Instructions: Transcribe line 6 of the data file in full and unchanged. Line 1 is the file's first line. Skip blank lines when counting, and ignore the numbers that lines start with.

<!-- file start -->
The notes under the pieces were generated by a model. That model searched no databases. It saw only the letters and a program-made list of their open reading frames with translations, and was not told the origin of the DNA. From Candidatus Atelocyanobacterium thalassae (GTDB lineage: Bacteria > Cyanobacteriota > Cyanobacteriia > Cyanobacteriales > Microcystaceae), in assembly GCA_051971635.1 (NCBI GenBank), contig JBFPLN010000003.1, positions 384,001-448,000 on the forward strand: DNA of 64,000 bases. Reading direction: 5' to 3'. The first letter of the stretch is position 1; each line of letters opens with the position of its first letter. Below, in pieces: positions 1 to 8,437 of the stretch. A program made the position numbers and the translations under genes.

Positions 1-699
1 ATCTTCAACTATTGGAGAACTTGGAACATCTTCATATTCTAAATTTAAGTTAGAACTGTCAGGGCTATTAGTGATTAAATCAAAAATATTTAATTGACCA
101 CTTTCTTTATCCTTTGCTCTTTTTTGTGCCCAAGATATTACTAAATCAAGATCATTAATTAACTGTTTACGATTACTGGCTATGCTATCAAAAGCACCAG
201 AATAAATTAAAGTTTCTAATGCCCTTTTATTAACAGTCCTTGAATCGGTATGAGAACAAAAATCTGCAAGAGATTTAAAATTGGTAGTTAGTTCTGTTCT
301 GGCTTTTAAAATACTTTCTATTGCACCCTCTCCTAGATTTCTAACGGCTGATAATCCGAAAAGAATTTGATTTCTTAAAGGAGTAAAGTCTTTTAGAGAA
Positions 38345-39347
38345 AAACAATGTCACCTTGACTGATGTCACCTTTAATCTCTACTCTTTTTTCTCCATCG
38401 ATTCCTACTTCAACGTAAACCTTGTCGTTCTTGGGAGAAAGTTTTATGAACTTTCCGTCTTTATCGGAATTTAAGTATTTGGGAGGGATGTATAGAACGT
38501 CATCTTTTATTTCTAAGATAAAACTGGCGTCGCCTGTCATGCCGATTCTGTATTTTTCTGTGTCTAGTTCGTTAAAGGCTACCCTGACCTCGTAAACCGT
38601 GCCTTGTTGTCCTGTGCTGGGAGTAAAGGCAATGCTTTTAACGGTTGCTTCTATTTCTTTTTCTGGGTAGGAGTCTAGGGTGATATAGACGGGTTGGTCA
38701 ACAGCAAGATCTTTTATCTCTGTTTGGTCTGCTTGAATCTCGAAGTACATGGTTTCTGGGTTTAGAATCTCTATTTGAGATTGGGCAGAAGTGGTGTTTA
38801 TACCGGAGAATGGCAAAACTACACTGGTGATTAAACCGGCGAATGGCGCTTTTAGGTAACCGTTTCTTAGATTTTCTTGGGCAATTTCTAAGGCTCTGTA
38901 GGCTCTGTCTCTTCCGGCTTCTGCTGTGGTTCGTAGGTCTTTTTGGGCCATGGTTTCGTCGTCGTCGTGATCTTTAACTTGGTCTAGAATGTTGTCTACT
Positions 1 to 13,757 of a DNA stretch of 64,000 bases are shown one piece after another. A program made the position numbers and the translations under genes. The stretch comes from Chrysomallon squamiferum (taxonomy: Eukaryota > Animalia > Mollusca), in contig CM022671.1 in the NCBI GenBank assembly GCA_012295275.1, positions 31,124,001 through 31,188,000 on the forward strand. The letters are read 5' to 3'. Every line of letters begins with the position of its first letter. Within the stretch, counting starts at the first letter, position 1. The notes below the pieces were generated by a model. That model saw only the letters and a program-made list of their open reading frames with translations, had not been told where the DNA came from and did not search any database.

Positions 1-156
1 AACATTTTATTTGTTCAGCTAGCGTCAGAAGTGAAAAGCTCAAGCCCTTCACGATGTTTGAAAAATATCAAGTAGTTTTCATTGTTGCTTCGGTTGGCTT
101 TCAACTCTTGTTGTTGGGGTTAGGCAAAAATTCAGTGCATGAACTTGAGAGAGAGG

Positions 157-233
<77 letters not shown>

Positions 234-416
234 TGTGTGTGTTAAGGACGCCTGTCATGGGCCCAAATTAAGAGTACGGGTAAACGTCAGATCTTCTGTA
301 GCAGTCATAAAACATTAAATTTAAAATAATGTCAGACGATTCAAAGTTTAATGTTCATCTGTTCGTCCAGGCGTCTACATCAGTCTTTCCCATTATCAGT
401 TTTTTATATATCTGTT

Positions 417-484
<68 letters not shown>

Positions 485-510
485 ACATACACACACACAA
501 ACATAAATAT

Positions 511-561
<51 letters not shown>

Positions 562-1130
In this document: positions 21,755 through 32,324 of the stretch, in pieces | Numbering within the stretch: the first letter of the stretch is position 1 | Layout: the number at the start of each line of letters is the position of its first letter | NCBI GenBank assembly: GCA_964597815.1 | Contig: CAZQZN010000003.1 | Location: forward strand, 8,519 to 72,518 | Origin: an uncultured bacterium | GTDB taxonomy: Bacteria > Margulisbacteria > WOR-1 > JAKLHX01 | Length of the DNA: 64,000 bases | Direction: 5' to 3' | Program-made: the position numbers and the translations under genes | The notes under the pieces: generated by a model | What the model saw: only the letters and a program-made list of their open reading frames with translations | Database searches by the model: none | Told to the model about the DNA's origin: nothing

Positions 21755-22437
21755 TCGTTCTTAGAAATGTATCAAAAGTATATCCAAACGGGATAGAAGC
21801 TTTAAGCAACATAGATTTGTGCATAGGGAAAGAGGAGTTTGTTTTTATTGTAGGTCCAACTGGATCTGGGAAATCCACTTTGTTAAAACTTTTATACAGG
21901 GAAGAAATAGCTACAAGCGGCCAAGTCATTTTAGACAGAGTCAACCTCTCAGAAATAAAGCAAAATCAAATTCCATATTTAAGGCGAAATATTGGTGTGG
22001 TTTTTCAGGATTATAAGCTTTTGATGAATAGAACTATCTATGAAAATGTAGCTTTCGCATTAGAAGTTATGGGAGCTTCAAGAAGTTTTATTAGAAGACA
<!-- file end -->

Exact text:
301 GGCTTTTAAAATACTTTCTATTGCACCCTCTCCTAGATTTCTAACGGCTGATAATCCGAAAAGAATTTGATTTCTTAAAGGAGTAAAGTCTTTTAGAGAA